The problem with a lot of these physical geniuses is that they do so many things correctly, naturally, they never had to think about it. This is especially true for basic things like proper alignment that us mere mortals have to spend years to perfect and solidify. That makes it hard to fully transmit your knowledge to people who are not exactly like you. A lot of times it’s not because they don’t want to tell you, or they couldn’t articulate it, but because they are not even aware there’s something that needs to be articulated.

Just like being a fighter, the more, different types of people you encounter, the better you are as a teacher. As he sees all these people who are very different from him and Yin Fu trying to imitate him, he must have noticed all lot of these previously unspoken things. He must be like, “oh, ok, it’s not working for him because he’s not doing that. I didn’t tell him that. So that thing is actually very important. He needs to master that first…” This is one reason why people say the process of teaching actually deepens your understanding.

21
Jul
09

Bagua’s “Mud Step”

Dong Haichuan, the founder of Bagua Zhang, had a huge reputation while working for the king. During that time, he taught Yin Fu and Ma Gui inside the king’s palace for more than a decade. But most of his disciples, including Cheng, flocked to him after his retirement.  By the time he taught Cheng Tinghua, he became more systematic in his teaching. The progression of training, the goals of training at each level, etc, became clearer. Mud stepping is one of those innovations.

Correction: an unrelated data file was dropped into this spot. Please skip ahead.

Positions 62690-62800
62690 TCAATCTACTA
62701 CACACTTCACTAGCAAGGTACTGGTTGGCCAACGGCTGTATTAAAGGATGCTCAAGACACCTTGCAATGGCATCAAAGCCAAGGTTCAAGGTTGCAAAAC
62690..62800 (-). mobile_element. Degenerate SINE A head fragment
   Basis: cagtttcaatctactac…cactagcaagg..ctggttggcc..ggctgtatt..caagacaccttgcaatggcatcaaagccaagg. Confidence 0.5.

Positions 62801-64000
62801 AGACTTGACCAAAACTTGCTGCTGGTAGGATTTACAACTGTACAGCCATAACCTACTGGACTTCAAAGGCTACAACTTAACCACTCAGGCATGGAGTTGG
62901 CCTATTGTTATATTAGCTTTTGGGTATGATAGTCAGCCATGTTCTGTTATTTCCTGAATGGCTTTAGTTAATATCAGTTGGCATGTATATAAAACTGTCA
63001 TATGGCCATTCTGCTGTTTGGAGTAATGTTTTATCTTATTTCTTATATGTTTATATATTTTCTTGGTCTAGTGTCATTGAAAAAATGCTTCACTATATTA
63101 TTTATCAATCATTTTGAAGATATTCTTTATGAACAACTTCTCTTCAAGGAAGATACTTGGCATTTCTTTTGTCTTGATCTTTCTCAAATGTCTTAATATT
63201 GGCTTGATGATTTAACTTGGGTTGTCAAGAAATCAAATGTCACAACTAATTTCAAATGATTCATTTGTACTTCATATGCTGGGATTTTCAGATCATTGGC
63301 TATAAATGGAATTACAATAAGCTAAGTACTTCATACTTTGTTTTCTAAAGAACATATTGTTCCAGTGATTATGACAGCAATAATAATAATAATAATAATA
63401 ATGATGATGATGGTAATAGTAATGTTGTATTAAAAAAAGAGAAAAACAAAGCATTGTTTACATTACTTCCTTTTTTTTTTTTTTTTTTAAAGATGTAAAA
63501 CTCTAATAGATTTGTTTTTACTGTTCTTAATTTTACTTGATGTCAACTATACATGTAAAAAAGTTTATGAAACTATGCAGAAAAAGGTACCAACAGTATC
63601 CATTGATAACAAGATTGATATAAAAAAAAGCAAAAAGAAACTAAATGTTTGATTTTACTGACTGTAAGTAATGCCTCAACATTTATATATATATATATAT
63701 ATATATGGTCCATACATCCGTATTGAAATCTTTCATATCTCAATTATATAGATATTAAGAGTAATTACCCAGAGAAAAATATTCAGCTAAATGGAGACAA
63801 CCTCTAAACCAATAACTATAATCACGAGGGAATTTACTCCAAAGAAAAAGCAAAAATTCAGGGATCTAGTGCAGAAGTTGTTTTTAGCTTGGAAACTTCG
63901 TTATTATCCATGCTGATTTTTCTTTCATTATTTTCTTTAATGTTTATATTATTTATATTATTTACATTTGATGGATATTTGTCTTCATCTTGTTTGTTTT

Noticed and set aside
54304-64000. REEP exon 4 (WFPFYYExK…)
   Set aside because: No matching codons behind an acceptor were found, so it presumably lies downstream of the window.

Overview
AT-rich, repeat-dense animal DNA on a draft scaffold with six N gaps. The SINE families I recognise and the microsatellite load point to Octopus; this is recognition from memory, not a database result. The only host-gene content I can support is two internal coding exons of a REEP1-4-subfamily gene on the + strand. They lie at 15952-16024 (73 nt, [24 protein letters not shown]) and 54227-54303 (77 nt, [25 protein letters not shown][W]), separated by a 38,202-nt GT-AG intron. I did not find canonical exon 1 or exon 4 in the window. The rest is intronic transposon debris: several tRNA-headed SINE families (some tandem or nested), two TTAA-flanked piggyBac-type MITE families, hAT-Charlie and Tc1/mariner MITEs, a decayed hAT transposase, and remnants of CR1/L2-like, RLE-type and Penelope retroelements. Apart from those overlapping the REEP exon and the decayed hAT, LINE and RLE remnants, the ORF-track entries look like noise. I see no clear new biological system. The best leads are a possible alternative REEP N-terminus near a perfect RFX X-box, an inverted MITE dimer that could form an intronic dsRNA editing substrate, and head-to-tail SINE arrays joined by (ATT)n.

Bagua is famous for its highly developed footwork. The normal human gait starts with lifting the heel of the back foot off the ground, pushing with the ball; at the same time we fall forward, catching ourselves by striking the ground with the heel of front foot. That front foot then rolls forward with outer edge of the foot touching the ground first, then inward, your toes expanding slightly, then finally the ball of the foot touches the ground.

This normal way of movement is judged to be not good enough by the high standards of internal martial art and requirements for fighting. There are two basic requirements for movement in martial art, they are contradictory, but must be achieved at the same time – stability and mobility. Stability means you have good connection to the ground, you are not easily dislodged from current position by outside forces, you have a solid platform for launching powerful attacks. Mobility means you can move quickly, change position quickly, in all manners and directions.